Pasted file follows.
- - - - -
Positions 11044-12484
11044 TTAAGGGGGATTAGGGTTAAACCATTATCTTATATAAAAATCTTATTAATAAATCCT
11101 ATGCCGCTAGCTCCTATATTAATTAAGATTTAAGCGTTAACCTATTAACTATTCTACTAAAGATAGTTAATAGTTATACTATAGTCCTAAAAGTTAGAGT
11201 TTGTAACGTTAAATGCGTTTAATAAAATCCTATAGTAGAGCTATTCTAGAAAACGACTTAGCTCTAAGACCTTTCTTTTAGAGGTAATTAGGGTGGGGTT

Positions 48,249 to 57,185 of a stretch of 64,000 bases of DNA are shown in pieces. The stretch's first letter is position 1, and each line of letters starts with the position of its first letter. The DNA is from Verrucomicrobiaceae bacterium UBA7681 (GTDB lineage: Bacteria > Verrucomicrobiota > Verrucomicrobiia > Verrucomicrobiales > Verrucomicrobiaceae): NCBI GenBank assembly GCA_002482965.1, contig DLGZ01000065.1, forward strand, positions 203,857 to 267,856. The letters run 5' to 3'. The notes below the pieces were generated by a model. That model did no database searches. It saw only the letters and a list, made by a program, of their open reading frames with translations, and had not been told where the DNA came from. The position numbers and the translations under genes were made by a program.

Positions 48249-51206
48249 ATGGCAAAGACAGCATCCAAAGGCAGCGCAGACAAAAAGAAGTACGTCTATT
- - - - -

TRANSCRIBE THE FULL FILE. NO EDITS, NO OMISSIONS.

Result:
Positions 11044-12484
11044 TTAAGGGGGATTAGGGTTAAACCATTATCTTATATAAAAATCTTATTAATAAATCCT
11101 ATGCCGCTAGCTCCTATATTAATTAAGATTTAAGCGTTAACCTATTAACTATTCTACTAAAGATAGTTAATAGTTATACTATAGTCCTAAAAGTTAGAGT
11201 TTGTAACGTTAAATGCGTTTAATAAAATCCTATAGTAGAGCTATTCTAGAAAACGACTTAGCTCTAAGACCTTTCTTTTAGAGGTAATTAGGGTGGGGTT

Positions 48,249 to 57,185 of a stretch of 64,000 bases of DNA are shown in pieces. The stretch's first letter is position 1, and each line of letters starts with the position of its first letter. The DNA is from Verrucomicrobiaceae bacterium UBA7681 (GTDB lineage: Bacteria > Verrucomicrobiota > Verrucomicrobiia > Verrucomicrobiales > Verrucomicrobiaceae): NCBI GenBank assembly GCA_002482965.1, contig DLGZ01000065.1, forward strand, positions 203,857 to 267,856. The letters run 5' to 3'. The notes below the pieces were generated by a model. That model did no database searches. It saw only the letters and a list, made by a program, of their open reading frames with translations, and had not been told where the DNA came from. The position numbers and the translations under genes were made by a program.

Positions 48249-51206
48249 ATGGCAAAGACAGCATCCAAAGGCAGCGCAGACAAAAAGAAGTACGTCTATT